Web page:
Adam Gow:

So what was your background in writing before that then because there's obviously having the knowledge of the music?

Will Page:

None and I couldn't write. I asked a lot of people to help write that. 650 words I can tell you. I even credit Allison Dexter, who was a Cambridge graduate, they kind of got to know of it. And I was like, Can you help me write because I can't write. I've been given a chance to write. So yeah, just to be clear. Learning how to write was a pretty steep curve when you're writing for a publication where street language is so prevalent like chaser, there's, there's jazz terminology and Straight No Chaser that really works. Now I love that terminology that they used, it's applicable to all cultures. And you can still see many of the phrases that they gave life to, you know, being used today. And, yeah, I needed a lot of help to learn how to write how to structure.

Adam Gow:

Yeah, I mean, if you've kept on with that given is it two books?

Will Page:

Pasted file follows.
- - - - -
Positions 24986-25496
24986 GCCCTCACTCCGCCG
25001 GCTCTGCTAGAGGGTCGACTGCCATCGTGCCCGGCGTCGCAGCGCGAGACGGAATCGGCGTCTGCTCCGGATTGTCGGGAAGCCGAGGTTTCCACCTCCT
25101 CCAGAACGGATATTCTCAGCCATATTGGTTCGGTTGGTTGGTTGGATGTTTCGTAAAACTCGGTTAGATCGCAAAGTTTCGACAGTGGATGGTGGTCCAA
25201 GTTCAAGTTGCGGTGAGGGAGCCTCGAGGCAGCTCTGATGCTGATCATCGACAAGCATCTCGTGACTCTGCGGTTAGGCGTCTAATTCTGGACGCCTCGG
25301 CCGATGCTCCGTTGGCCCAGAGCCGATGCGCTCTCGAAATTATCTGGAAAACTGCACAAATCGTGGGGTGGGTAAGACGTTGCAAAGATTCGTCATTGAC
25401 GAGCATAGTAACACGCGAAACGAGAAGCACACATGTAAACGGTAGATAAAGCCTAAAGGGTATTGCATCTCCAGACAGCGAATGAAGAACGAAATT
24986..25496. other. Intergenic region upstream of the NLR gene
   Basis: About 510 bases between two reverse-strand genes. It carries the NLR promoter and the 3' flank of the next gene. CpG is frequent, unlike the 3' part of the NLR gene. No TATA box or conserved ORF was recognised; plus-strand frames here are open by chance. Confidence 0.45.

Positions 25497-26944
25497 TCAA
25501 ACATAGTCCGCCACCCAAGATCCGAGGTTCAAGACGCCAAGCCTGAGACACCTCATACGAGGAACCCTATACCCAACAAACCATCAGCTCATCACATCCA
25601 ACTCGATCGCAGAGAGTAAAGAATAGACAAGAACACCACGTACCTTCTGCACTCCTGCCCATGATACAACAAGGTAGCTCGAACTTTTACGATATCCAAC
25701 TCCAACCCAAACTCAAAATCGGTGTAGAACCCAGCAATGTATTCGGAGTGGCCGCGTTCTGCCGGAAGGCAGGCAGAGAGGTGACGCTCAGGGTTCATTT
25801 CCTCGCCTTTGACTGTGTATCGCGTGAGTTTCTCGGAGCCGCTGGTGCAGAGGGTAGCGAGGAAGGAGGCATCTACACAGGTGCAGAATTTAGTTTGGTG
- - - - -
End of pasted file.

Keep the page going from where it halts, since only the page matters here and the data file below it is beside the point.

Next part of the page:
Well as one book, but I will say that you'll hop skip, jump to the book briefly here. When it when I got my book advance, and I realised I was going to step down and go full time into big trading mode and sit in the British Library staring at paragraphs that won't grow. There's one book for your audience, which for me, got me out of a colder sec, you know, dug me out of a rut. And it's William Zinser. Z-I-N-S-E-R, a Yale academic who spent 50-60 years of his life teaching people how to write. And the book is called on writing well, white cover blue letters on writing well, by William Zinser. And that book, it took me like three days to read it, because it just felt like Finally, I found someone out there in the ether, who's going to open my head and pile in knowledge about writing and close my head again, I just battered through it and the chapter on clutter, when you realise that, you know, how much clutter is in language, how a sentence with 25 words could be a sentence with nine words and still have more meaning. Incredible, and I couldn't recommend it enough. And I've bought it for so many people have said to me, Well, you've inspired me to write a book and I just buy them that say, before you write, you got to read and you've got to read this. So yeah, learning how to write, you don't learn you're always learning how to write it's never ending journey. But yeah, from straight, no chaser in 2001. Two, all the way up to write a book in 2019 20. Yeah, it's, it's, it's a craft that I didn't have. And I'm glad I've got a little bit of it. But I'm so grateful to the copy editors, people who write for the Atlantic and boy they can write or The New Yorker, yeah, with these essays. They're just incredible what they can do with words.